Rural churches struggle as resources flow to urban churches

Baptist News Global
By Brian Kaylor

It’s not easy being a small, rural church in America today.

Denominations sometimes focus more resources on bigger, urban congregations. And luring a pastor to the boondocks is a major challenge.

“Many seminary graduates will not even consider taking a smaller church,” said Dennis Bickers, southeast area resource minister for the American Baptist Churches of Indiana and Kentucky. “So finding pastoral leadership is becoming increasingly challenging.”

Worse still, country and small town dwellers are increasingly choosing to move to larger cities.

“More and more people are moving from the rural area to urban settings,” Bickers said.

Those people represent potential members.

“Trying to reach new people is a challenge because we are in a time where people take their consumer mentality to church with them, not just to Walmart,” he said.

More traditional, more challenges

But those trends run counter to statistical realities.

While large churches dominate headlines, congregations with more than 1,000 members account for only about 2 percent of U.S. houses of worship. About 90 percent of churches average less than 350 in attendance, and about 50 percent average less than 75. Many of the smaller churches are found in more rural settings than the flashy megachurches that steal attention away from typical congregations.

All of this leaves members at smaller churches feeling overlooked when denominational staff, often from larger congregations themselves, focuses more on urban areas, said Bickers, author of The Heathy Small Church and The Art and Practice of Bivocational Ministry.

Intentionality, he said, is one of the key needs in denominational life when it comes to serving the needs of rural churches. Bickers described his American Baptist region as “very intentional about recognizing the importance of smaller churches, rural churches.”

One area they need assistance is in finding capable leadership. He said it’s a particularly challenging issue for congregations in need of bivocational ministers.

Additionally, he sees societal trends as adding to the struggles of rural churches.

“Smaller churches tend to be more traditional, so if people are not looking for that it can be become difficult,” he said.

‘The biggest blessings’

Ministering in rural contexts offers unique blessings despite the challenges, said Melody Pryor, pastor of First Baptist Church of Stanton, Mo., and board secretary for Churchnet.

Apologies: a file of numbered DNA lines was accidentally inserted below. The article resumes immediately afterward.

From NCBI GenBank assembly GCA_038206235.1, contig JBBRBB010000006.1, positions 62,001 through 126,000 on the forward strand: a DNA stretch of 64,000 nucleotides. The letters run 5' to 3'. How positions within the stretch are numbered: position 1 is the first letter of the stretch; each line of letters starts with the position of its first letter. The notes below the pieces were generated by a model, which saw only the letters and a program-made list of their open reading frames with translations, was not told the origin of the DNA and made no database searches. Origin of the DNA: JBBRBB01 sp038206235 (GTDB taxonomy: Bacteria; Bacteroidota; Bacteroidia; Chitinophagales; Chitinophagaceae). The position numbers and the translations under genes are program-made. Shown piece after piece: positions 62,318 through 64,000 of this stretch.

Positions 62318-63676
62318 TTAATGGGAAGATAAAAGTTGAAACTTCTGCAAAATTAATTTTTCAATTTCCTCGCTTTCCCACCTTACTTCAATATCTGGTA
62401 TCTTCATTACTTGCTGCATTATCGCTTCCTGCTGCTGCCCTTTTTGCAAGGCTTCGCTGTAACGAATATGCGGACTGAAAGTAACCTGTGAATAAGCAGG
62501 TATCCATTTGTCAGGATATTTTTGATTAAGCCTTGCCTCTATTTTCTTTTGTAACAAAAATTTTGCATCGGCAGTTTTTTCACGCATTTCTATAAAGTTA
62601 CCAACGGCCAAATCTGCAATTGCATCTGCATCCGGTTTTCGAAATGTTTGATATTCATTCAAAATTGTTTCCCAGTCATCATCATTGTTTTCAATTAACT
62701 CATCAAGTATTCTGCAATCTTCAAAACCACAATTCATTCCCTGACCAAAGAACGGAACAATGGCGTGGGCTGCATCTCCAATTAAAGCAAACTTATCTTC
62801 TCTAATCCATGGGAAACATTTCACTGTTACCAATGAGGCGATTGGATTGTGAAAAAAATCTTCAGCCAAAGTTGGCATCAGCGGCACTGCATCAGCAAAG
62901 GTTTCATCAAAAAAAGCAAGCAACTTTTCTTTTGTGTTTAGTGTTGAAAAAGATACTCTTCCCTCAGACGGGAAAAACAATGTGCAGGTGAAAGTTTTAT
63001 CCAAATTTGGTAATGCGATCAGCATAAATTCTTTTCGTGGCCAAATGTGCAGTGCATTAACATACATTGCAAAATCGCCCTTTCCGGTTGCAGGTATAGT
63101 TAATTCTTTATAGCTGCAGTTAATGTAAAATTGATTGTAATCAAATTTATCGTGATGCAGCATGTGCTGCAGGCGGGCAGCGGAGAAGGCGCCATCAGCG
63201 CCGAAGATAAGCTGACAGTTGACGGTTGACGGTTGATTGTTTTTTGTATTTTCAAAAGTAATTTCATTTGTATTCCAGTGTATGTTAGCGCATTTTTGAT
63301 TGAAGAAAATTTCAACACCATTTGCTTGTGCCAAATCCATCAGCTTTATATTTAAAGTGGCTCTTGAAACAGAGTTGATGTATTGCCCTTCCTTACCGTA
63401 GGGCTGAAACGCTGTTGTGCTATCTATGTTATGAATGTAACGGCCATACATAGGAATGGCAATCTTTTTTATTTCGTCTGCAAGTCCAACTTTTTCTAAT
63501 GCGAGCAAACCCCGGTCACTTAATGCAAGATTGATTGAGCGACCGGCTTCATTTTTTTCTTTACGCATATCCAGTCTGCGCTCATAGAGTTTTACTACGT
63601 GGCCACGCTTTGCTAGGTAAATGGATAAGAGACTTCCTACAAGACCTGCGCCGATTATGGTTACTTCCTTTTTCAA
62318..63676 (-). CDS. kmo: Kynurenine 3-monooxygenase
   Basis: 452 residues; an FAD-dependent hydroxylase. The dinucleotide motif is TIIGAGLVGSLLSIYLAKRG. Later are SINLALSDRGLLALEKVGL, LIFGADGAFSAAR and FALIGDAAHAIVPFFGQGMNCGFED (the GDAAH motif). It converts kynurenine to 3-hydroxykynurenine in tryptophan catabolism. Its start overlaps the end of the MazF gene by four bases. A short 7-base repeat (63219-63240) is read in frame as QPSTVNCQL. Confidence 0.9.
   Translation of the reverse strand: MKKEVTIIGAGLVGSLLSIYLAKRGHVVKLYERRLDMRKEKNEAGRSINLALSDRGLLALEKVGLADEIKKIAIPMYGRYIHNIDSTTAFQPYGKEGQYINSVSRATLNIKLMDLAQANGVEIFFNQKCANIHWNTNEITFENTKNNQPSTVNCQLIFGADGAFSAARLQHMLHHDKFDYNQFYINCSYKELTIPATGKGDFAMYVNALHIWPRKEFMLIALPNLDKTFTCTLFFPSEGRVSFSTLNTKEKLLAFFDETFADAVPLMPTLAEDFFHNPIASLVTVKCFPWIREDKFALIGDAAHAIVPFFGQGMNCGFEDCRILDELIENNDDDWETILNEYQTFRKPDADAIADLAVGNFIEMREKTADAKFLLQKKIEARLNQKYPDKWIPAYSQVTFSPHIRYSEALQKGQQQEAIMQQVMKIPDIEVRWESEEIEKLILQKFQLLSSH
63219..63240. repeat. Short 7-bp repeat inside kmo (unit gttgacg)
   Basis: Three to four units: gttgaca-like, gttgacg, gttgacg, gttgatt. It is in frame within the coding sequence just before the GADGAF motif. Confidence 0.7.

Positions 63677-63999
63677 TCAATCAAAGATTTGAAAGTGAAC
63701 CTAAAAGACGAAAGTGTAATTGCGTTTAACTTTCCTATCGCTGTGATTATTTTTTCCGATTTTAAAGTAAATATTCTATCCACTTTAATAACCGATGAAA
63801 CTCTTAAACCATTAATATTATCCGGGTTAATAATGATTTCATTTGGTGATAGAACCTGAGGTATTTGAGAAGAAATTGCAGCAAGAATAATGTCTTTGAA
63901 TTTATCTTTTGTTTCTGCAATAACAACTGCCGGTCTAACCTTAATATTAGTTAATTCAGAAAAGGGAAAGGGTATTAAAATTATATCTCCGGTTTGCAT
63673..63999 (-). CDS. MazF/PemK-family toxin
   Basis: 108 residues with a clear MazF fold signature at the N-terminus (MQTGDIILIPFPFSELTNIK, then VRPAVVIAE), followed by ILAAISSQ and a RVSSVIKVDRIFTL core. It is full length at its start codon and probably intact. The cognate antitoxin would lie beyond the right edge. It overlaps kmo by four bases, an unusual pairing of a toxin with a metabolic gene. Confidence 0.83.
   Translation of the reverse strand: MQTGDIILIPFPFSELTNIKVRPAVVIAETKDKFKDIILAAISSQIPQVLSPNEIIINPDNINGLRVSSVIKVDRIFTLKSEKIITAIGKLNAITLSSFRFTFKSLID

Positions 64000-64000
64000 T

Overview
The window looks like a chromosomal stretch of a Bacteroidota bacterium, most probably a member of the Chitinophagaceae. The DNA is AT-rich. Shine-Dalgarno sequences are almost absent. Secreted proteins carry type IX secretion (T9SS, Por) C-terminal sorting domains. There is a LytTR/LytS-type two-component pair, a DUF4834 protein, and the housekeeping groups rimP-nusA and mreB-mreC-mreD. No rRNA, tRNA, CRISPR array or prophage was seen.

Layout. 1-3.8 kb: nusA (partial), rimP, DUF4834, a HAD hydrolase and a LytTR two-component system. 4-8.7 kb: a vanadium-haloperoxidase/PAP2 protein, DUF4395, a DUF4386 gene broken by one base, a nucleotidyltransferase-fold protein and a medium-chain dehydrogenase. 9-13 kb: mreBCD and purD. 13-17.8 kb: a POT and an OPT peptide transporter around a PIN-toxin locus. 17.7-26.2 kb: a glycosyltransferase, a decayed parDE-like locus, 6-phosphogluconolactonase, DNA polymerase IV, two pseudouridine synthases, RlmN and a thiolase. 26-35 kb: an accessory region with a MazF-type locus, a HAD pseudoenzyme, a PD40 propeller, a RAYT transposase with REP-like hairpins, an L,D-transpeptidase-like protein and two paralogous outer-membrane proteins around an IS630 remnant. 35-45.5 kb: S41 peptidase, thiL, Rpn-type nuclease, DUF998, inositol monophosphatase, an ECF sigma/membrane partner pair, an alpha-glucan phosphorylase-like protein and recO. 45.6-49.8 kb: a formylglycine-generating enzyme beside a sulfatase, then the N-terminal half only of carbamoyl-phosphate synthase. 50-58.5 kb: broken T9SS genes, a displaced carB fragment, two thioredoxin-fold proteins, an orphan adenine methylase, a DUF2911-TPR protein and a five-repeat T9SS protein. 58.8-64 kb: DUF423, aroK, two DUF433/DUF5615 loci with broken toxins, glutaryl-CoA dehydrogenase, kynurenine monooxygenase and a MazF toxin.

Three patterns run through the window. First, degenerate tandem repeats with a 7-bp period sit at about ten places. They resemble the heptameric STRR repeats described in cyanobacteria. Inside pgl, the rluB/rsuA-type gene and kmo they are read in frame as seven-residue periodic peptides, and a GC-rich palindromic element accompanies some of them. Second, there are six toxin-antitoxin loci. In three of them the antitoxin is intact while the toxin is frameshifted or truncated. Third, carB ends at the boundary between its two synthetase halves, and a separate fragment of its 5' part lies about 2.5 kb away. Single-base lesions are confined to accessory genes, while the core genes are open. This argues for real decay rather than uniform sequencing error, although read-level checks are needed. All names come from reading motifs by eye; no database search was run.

Stanton, an unincorporated city with a population of just a few dozen, sits on Interstate 44 between St. Louis and Rolla.

She sees “familiarity” as one of “the biggest blessings.”

“Many of the families have lived in the community for generations,” she said. “When someone asks for prayer for another person, chances are the other church members know that person. Either they went to school with them, they were a neighbor or they are a family member or married to a family, etc. Farmers seem to have a tendency to know who owns the property next to theirs.”

“Another blessing — unique to our location — is the visitors we receive,” Pryor added. “There is a KOA campground across the road from us and Meramec Caverns campground/motel just a couple miles down the road. We are also located on the famous Route 66 and on Interstate 44. We have had visitors from just about every state in the Union and from Canada, Australia and England.”

Bickers similarly sees special opportunities for rural churches.

“People in rural churches share common experiences,” he said. “That’s certainly a strength of these churches.”

“People are more important than programs,” he added. “You don’t have to audition to sing in the choir in most rural churches. Relationships are key. Everything in a small church, a rural church, revolves around relationships.”

And “people communicate quickly,” he said.

For instance, “if there’s a death, before the day’s done, details are worked out” like “who’s going to bring potato salad” and take care of other needs.

Tackling rural poverty

Mollie Palmer serves as the director of Together for Hope Arkansas, a Cooperative Baptist Fellowship regional initiative.

“Together for Hope on a national level is CBF’s rural poverty initiative,” Palmer explained.

Several programs the ministry undertakes are in Phillips County on the Mississippi River. They partner with local preschools, bring a “stories on wheels” school bus that has been refitted with bookshelves and work tables as a sort of traveling library and lead summer reading programs to stop “summer slide where people lose information over the summer because they are not engaged in reading,” Palmer said.

They also connect mentors with students who are reading below grade level. Leadership development is provided for youth through service projects, summer camp and a new college scholarship program, she said.

But there are challenges, she added.

“People tend to focus their resources on urban areas so you have to be a little more creative on how you focus your program” in rural areas, Palmer said.

“I never in a million years would have told you I would have ended up in a rural community,” she added, noting she grew up in a Little Rock suburb. “We, as a society, have kind of cast aside the rural community, and it’s not something that the cool kids do.”

Because the bulk of talent, resources and funds go to the urban centers, it leaves those who choose to live in rural areas going without, she said.

“You can make a big impact in a rural community,” she added. “Rural communities have a lot to offer.”

Brian Kaylor is a freelance writer based in Jefferson City, Mo. He wrote this story for Word & Way.